Breaking the Ice: Warming Up Your Yearbook Committee

Breaking the Ice: Warming Up Your Yearbook Committee

Nov 6th 2017

Serving on the yearbook committee not only looks great on a college transcript, but it is also a wonderful way to play an active role in the creation of your junior or senior yearbook. When we are in school, the idea of cherishing a yearbook does not seem plausible. But five, ten or fifteen years down the road, students will look back at high school yearbooks with fondness and plenty of emotion.

These books are the best way to memorialize the accomplishments and happiest moments of everyone attending your school. And being on the best yearbook staff means you can help craft how those moments are put on paper. But even a great yearbook staff starts out not knowing each other, as students from different social clubs and groups are brought together to work on taking pictures, writing articles and coming up with funny captions. The first few days in yearbook club are often awkward, because not everyone knows each other too well. And one of the best ways to get over the awkwardness is by playing a few icebreaking games!

It may sound like a cliché to play some ice breakers with the rest of the yearbook club, but you would be surprised at how quickly everyone can feel comfortable around each other after a few of these games:

1. Awesome Adjectives

A classic icebreaker, awesome adjectives works when everyone sits in a circle. Each person recalls the first letter of their first name, and they are asked to pick an adjective starting with the same letter. For instance, a person named Adam may say, “Hi, I am Adam, and I am amazing!” But the next person must not only say their own sentence, but they must remember all the sentences that came before them! it is a fun way for everyone to learn each other’s names.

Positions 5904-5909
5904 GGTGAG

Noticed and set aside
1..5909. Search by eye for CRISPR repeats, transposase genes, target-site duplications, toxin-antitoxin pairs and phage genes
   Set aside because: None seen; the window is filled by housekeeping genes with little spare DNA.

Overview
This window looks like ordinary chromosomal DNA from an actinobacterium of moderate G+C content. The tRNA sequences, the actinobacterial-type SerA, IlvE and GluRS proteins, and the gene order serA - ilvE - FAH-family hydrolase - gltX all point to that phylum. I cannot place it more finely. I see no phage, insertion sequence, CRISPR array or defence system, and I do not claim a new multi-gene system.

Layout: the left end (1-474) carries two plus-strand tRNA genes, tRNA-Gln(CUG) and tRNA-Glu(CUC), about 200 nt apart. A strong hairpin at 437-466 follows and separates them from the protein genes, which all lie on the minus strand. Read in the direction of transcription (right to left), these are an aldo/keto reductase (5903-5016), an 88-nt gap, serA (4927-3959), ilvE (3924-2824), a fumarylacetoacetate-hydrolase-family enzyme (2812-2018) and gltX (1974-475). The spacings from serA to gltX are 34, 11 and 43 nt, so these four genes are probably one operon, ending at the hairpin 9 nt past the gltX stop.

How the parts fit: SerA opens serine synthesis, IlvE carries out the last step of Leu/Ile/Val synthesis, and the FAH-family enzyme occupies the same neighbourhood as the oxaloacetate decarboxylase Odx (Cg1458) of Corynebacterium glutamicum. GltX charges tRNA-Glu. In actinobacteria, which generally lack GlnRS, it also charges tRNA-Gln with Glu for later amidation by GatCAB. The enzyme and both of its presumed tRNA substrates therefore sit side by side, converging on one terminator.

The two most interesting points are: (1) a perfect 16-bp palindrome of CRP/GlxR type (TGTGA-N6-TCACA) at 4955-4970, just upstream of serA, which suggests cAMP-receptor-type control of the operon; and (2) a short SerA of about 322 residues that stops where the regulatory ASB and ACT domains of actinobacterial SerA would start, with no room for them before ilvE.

2. First Impressions

Each student will get a piece of paper, where they must write down their name and fold up the paper. Take all the papers, mix them up and redistribute them to the students. If anyone gets their own paper, have them switch with another student. The goal of the exercise is for each student to have someone else’s name in front of them. They are told to write down a word or phrase that sums up their first impression of the person in question. Hopefully you will get plenty of funny and interesting phrases to keep everyone entertained for a few minutes!

3. Team Assignments

Putting the students into groups of three, four or five students is a good way to get them bonding and engaged with each other. Have the groups work on different activities, and try to split up any good friends as best as possible. If all the groups include students who are not well acquainted with each other, you give them the best possible chance of forming new friendships and connections. And who knows, they may enjoy the group work so much that they stay in those groups for the rest of the year!

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